WELCOME to my favorite season – Fall! For some reason Fall just seems to open the door to all things good and cozy. It’s nature’s reward for enduring a long, hot summer, and a signal that the holidays are just around the corner. The leaves model their new Fall wardrobe as they twist and turn in the crisp autumn air. It’s nature’s biggest fashion show and the “in” colors are red, yellow and orange.
When I was a kid, autumn meant hayrides with the church youth group. I can still remember the laughter and the musty sweet smell of hay as the wagon bumped and creaked along under the welcome light of a harvest moon on an otherwise pitch-black country road. I can remember the crackle and glow of a bonfire and the hot, sticky “goo” of marshmallows roasted on a stick and someone always starting a round of “Row, Row, Row Your Boat.”
One of my fondest autumn memories is when we all piled into the car at 6:00 a.m. one chilly October morning and drove to a rural park. We cooked breakfast over an open fire – bacon and eggs, biscuits and gravy. (Of course, by “we”, I mean my mother and my older sister. I was official taste tester.) We were bundled up in jackets and blankets, and as cold as it was, the passersby must have thought we were crazy…but breakfast never tasted so good! Even now, wrapping my hands around a cup of hot cocoa is still a reminder of that day.
As autumn deepened and the leaves fell from the trees, I remember the crunch and shuffle of leaves under my feet. I can still see them as they blow from the mountainous piles dad raked up to swirl and bob in the air like thousands of little kites. I can still see them as they tag and chase each other in the street like children at play.
Why did God go to the trouble of creating Autumn? Maybe it’s His way of saying that sometimes it’s okay to just let things “fall”. In this wild and hurried life we are bombarded with responsibilities. The list of “must do’s and should do’s” grows longer every day. Our plates are full, and someone is always trying to dish up a side plate of things for us to do in our “spare time”. The problem is, there is no spare time, and very often our families are left in the emotional wake of our bad day boat. Why do we feel so guilty about leaving things undone to spend time with family?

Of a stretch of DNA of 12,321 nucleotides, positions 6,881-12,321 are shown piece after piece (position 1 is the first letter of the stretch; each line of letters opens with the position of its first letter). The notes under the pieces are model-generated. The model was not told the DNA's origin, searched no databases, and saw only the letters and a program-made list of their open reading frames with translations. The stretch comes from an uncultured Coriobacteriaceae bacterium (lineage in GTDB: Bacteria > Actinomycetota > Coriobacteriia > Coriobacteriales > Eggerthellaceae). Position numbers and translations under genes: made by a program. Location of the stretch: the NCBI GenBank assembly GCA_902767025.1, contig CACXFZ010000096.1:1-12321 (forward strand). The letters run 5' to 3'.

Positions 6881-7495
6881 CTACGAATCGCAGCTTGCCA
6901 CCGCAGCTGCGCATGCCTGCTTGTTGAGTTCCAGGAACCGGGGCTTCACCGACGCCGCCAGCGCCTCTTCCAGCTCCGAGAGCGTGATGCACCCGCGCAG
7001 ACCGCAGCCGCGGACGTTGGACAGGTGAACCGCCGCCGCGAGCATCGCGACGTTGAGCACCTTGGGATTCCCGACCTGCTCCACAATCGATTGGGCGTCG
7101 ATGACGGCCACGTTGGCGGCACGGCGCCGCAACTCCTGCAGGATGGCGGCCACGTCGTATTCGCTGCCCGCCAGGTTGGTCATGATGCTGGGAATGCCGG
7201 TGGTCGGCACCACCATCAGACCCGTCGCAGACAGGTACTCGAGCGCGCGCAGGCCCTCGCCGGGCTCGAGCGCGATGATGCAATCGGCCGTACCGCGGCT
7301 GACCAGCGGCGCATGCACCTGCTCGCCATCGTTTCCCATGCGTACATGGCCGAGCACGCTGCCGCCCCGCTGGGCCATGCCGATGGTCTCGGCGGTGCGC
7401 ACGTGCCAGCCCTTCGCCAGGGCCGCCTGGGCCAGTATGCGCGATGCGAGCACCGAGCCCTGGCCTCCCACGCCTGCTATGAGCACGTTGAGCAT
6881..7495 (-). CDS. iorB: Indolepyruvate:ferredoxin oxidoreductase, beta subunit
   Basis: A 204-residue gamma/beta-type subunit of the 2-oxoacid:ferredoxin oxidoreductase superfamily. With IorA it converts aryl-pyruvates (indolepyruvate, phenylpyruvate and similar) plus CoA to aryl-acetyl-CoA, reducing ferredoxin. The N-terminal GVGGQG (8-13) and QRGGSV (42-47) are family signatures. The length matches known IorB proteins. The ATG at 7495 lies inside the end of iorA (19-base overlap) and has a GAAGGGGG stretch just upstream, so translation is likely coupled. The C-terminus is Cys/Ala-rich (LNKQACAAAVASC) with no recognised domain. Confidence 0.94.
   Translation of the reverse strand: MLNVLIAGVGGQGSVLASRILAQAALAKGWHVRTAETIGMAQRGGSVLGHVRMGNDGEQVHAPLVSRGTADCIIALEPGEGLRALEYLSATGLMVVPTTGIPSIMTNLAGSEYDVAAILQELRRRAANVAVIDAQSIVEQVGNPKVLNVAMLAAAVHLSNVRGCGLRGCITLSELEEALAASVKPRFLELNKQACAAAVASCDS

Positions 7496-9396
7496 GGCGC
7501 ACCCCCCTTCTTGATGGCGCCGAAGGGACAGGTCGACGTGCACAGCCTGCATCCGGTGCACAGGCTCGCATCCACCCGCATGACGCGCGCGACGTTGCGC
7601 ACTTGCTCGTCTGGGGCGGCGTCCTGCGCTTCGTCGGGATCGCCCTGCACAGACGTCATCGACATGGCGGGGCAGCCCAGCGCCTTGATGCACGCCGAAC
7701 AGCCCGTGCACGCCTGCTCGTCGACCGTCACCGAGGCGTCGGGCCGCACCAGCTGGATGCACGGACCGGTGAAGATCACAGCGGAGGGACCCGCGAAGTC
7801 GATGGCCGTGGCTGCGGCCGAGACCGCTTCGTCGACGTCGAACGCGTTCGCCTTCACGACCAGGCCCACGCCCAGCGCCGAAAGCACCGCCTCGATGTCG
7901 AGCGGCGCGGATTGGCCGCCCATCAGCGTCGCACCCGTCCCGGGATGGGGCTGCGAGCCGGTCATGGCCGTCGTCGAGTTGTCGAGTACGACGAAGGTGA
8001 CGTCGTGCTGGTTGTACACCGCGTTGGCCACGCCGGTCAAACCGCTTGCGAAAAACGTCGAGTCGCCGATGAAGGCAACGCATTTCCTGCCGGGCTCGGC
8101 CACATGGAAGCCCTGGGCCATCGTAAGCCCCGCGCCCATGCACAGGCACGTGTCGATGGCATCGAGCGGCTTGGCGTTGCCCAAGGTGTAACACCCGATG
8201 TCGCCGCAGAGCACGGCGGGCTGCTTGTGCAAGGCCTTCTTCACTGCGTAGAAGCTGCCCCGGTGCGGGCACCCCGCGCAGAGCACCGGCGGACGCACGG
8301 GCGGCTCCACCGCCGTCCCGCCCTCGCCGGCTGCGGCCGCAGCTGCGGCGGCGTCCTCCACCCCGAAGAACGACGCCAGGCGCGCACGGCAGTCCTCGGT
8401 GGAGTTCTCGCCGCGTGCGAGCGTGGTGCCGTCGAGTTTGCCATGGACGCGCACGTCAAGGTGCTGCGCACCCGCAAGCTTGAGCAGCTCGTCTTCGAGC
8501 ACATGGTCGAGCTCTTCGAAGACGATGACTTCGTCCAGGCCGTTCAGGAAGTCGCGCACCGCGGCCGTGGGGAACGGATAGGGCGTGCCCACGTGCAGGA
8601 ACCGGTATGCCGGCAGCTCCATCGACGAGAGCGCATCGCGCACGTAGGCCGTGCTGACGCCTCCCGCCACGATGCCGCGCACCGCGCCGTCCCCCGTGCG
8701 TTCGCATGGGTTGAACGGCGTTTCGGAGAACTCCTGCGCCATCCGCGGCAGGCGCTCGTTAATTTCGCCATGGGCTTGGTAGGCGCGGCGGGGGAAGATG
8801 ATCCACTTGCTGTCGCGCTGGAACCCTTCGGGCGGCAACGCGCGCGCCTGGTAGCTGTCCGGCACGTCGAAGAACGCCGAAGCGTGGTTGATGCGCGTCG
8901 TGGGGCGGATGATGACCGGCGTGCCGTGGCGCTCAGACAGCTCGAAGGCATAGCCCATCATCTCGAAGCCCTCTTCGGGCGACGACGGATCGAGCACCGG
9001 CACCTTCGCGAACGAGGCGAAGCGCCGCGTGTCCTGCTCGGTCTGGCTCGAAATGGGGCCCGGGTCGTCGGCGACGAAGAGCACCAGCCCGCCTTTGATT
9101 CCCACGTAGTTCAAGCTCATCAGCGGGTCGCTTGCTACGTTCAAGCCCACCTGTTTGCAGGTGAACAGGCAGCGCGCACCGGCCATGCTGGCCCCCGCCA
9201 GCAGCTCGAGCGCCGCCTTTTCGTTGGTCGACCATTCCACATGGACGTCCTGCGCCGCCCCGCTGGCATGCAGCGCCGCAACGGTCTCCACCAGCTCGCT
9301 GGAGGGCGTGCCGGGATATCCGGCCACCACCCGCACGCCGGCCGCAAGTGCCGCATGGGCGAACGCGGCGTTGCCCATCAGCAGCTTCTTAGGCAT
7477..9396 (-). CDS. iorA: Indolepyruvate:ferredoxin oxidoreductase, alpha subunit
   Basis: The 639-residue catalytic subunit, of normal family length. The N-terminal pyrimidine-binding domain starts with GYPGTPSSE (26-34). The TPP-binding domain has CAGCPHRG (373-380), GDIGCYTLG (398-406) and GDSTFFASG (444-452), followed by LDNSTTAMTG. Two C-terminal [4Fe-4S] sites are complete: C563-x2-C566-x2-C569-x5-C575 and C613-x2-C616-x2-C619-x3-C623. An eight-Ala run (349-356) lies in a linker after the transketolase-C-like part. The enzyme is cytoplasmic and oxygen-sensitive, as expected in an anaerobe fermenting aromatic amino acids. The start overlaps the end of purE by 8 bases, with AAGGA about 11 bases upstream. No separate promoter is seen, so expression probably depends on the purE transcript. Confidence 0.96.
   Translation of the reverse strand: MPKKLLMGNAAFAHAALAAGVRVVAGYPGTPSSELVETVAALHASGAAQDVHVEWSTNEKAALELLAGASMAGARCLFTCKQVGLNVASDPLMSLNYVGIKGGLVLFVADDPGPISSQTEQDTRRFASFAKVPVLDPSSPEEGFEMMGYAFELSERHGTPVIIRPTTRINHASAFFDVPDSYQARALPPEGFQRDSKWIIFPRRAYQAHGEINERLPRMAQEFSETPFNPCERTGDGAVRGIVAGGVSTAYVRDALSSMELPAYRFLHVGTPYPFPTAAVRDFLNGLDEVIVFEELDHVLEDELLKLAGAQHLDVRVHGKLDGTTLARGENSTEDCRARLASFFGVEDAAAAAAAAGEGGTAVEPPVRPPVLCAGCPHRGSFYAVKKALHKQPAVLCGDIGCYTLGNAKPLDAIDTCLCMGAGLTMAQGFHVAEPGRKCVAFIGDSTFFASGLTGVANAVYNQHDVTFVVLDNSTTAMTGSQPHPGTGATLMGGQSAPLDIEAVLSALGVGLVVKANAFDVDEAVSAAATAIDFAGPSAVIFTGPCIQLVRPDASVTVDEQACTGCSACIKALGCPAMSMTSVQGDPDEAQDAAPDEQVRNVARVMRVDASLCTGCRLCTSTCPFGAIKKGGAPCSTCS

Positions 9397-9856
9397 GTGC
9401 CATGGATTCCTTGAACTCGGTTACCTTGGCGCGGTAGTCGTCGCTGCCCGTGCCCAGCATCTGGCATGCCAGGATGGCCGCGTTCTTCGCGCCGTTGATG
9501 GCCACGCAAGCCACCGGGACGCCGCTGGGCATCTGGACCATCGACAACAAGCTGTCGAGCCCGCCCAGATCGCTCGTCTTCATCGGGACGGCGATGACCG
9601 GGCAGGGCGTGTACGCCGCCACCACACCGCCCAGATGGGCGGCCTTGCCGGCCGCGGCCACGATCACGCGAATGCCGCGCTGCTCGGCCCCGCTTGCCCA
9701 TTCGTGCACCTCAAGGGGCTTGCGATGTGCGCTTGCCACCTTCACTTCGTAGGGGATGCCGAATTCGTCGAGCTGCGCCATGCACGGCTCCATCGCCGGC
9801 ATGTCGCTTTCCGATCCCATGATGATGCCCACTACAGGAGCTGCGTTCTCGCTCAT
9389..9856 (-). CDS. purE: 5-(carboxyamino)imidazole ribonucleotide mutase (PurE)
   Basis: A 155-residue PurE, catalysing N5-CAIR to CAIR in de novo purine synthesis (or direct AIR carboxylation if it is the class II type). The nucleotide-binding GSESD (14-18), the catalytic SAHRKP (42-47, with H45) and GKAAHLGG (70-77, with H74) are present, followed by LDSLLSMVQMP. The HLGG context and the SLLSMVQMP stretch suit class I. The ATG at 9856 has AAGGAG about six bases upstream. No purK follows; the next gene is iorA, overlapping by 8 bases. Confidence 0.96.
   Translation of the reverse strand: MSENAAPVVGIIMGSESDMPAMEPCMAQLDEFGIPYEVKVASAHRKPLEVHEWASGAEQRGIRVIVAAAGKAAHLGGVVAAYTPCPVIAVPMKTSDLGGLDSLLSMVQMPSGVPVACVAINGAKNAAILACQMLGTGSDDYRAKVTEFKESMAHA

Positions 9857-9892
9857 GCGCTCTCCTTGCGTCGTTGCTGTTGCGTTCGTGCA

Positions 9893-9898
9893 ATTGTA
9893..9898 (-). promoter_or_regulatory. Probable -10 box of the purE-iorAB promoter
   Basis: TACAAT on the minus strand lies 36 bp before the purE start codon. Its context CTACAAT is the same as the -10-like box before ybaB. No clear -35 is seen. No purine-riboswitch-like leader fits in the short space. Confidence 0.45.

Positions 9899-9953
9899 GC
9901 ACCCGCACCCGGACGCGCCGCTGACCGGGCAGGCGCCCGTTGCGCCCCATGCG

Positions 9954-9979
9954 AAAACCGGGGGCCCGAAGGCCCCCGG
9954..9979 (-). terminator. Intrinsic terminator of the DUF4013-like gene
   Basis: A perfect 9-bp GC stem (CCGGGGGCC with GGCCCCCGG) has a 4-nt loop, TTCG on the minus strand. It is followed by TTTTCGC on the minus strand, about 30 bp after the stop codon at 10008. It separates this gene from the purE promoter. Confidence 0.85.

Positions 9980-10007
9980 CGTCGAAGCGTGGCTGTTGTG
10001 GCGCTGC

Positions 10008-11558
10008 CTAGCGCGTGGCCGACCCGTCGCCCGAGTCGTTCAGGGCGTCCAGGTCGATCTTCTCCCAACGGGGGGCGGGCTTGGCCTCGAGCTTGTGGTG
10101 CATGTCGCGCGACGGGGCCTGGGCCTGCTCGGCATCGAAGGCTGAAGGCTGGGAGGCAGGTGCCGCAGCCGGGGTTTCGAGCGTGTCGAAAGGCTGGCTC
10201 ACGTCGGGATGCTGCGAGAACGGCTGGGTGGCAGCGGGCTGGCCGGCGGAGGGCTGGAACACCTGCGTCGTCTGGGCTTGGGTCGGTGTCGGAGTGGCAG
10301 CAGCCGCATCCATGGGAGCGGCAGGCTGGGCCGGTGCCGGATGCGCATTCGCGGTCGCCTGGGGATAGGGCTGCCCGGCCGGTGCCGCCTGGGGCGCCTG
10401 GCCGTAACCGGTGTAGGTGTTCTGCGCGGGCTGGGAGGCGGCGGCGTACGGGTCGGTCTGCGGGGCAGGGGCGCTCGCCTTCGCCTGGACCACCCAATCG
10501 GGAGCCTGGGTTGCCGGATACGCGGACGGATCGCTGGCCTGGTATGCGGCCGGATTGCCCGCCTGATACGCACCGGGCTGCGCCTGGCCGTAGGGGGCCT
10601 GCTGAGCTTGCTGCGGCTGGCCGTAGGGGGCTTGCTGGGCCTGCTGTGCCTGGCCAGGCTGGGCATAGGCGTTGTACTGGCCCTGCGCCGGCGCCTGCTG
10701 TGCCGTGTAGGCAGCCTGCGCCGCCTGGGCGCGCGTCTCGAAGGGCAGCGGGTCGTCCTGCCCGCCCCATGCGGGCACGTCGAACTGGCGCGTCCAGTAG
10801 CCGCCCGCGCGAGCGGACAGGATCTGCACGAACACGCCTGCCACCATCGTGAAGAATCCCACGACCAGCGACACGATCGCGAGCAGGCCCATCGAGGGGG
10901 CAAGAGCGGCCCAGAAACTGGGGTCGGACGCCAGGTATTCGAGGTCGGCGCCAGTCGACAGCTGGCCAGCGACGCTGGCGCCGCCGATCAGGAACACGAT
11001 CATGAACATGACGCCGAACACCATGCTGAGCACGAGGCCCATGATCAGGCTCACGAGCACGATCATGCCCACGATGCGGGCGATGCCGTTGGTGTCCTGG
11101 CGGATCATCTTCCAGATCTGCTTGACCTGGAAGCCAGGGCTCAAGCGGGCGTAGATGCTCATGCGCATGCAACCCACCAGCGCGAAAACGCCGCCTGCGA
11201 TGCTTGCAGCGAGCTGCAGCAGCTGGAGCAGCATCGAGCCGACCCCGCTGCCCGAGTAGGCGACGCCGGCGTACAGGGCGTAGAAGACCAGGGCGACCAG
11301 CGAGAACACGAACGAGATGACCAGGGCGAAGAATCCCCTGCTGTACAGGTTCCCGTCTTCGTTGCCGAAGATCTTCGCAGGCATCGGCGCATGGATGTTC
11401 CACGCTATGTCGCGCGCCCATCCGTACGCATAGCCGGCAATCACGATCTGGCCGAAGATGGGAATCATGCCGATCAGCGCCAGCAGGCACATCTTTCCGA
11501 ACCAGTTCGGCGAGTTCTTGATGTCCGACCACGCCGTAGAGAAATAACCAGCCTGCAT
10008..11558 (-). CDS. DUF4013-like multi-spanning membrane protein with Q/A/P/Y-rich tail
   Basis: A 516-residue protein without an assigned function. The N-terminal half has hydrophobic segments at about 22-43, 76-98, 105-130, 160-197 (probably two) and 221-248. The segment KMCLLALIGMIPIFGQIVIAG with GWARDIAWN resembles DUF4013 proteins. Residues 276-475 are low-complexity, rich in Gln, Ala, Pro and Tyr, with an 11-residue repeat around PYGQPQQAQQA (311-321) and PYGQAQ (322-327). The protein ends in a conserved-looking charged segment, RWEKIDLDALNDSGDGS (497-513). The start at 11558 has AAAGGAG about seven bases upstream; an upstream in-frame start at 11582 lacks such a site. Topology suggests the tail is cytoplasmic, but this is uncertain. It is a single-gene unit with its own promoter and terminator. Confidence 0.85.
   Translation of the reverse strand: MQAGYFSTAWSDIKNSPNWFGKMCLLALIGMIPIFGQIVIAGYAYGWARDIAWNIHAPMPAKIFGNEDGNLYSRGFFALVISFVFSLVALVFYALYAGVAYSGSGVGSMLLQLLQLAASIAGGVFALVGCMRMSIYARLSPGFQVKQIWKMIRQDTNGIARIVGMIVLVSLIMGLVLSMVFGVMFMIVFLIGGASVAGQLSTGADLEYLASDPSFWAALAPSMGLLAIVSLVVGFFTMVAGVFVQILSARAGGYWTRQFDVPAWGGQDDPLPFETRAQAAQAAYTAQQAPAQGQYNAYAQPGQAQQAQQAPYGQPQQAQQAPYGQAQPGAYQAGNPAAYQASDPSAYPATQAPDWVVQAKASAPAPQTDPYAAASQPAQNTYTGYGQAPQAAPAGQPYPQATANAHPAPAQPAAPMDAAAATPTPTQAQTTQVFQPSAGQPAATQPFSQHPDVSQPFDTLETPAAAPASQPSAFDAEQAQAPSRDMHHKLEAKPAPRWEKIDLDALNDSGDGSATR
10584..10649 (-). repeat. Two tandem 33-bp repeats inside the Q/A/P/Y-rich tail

Remembering my childhood at home, yes, the fence needed to be repaired and the eaves could have used a fresh coat of paint….but I’ve got to tell you, the picture of my dad that warms my heart is not the one where he’s up on a ladder painting the house. It’s the one of my little sister up in his lap playing “Concentration”. It’s the one where he’s pulling us in a wagon or on a sled when Fall gave way to Winter. It’s the one where he’s pumping up bicycle tires and fiddling with training wheels. Paint chips and fades. Fences fall into disrepair again, but time spent with family leaves a permanent mark that years can’t erase.
Yes, mom could have kept the ironing caught up and the closets organized. She could have alphabetized the canned goods and chased down every speck of dust; but then she wouldn’t have had time for the really important things – like teaching me embroidery stitches and how to roll out cookie dough. There wouldn’t have been time for singing silly songs like “Chickery Chick, Chi-la, Chi-la, Check-a-la-roma in a bananika, bollicka, wollicka, can’t you see, chickery chick is me”. There wouldn’t have been time for stories about the billy goat who ate Aunt Mabel’s piecrust or the bear in the road as she walked the five miles home from church one night. There wouldn’t have been time for her to share how the Lord used a big bag of grain to show her how she would feel when she got saved. Those things are treasures to me.
I guarantee you, when I bounded in the door from school, I didn’t care about the dishes in the sink. I was too enthralled with the scent of fresh cinnamon rolls in the oven, and although I probably never said so, I was impressed that she would stop what she was doing and take time to do that for us. Then at the end of the day, bedtime Bible stories and prayers were much higher on her list than piles of laundry, and that priority has served her five children well.
My mom and my grandmother were pretty much cut from the same cloth. They both knew a secret about “housekeeping” that many never learn. Cobwebs, though they appear quite fragile, are really very hardy. Left alone, they will thrive and grow and tomorrow they will still be there. Your children will not.
Maybe we should be more concerned with “homekeeping” rather than “housekeeping”.
Oh, I’m not advocating that we all just let our homes and businesses go to the dogs. I’m just wondering if life would be less stressful and more joyful if, like Autumn, we just let things “FALL” for a season.